Friday, October 23, 2009

The History of rational thought and atheism (part 1)

As a request from my reddit readers (in this case DB2) I'm working on this new series on the history of rational thought and atheism. Don't worry, my other series on the 'arguments for god' will still continue.

Strangely enough in almost every history of rational thought or atheism there is one person who almost everyone starts with. Epicurus. While I think Epicurus is a great philosopher and one of the first historically recorded atheist thinkers (though he might have not been an atheist...wait till part 2!). He is not, sadly, the father of rational inquiry. The man who takes that place is Democritus.

Democritus, "chosen of the people"

Why have I started with Democritus instead of Epicurus? Is it his idea of atomics that is eerily similar to our modern thinking? Or maybe it was his belief in equality (though it didn't include slaves and women)? Perhaps it was his ideas on mathematics? or geometry? Or his idea that the world was round? Maybe his generally correct assessment of how early human life was?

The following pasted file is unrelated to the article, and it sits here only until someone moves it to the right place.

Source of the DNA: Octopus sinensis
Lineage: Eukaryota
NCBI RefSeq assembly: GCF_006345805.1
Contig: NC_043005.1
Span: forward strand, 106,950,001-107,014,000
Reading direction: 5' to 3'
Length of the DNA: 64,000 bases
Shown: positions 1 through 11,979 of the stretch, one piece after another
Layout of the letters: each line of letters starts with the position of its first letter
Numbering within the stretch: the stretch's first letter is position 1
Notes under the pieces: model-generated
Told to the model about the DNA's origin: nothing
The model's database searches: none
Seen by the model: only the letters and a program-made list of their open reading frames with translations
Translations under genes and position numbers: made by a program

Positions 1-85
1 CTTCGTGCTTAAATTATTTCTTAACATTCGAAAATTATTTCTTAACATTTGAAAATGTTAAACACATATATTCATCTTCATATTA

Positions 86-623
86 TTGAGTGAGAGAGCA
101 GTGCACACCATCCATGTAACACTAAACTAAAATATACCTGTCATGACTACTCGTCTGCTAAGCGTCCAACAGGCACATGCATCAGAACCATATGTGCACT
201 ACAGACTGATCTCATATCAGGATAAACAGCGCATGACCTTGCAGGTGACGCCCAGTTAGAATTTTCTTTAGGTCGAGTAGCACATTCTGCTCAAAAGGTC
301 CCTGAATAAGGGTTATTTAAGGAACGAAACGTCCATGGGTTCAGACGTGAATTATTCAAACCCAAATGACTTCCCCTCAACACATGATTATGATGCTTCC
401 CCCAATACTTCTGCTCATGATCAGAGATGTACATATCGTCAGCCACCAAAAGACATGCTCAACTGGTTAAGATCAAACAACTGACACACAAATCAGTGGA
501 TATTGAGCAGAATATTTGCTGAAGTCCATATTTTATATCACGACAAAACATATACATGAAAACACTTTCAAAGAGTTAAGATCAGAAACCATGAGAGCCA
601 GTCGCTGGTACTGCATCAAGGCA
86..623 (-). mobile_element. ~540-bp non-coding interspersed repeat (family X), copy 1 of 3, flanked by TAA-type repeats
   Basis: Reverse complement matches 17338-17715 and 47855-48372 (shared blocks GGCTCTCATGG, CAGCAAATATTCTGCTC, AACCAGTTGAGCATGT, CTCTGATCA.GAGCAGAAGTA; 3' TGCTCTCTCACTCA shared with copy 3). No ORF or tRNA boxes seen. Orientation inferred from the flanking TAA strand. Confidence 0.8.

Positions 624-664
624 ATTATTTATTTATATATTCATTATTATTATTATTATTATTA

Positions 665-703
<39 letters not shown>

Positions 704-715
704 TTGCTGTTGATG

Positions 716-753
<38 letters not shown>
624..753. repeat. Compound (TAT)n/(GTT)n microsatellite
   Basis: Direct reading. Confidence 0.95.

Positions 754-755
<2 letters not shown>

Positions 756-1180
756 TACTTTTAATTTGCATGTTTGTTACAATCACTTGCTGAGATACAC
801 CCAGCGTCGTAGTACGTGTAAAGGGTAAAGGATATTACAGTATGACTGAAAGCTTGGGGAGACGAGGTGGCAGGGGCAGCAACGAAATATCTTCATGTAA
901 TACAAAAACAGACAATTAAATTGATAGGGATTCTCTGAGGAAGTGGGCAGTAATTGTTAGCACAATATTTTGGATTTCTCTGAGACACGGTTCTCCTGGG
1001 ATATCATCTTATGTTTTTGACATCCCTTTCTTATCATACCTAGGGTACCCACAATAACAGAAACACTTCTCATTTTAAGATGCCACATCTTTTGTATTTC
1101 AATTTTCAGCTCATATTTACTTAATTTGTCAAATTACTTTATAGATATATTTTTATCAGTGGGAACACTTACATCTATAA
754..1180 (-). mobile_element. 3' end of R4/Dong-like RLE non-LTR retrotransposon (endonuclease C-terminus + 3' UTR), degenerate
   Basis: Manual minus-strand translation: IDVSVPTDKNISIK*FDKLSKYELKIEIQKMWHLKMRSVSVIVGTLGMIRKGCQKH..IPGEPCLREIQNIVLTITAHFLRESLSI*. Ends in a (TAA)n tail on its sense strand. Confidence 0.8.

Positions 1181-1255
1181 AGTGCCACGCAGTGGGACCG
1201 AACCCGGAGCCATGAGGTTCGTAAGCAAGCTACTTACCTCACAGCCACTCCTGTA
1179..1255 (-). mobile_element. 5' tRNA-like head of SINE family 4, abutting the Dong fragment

His ideas in epistemology though, ah now that reserves him the place in the history book of rational thought. Democritus's idea was that we had only a subjective view on an objective world. While we will never be sure that what we observes is actually real, our thoughts and logic can be used to determine what is real.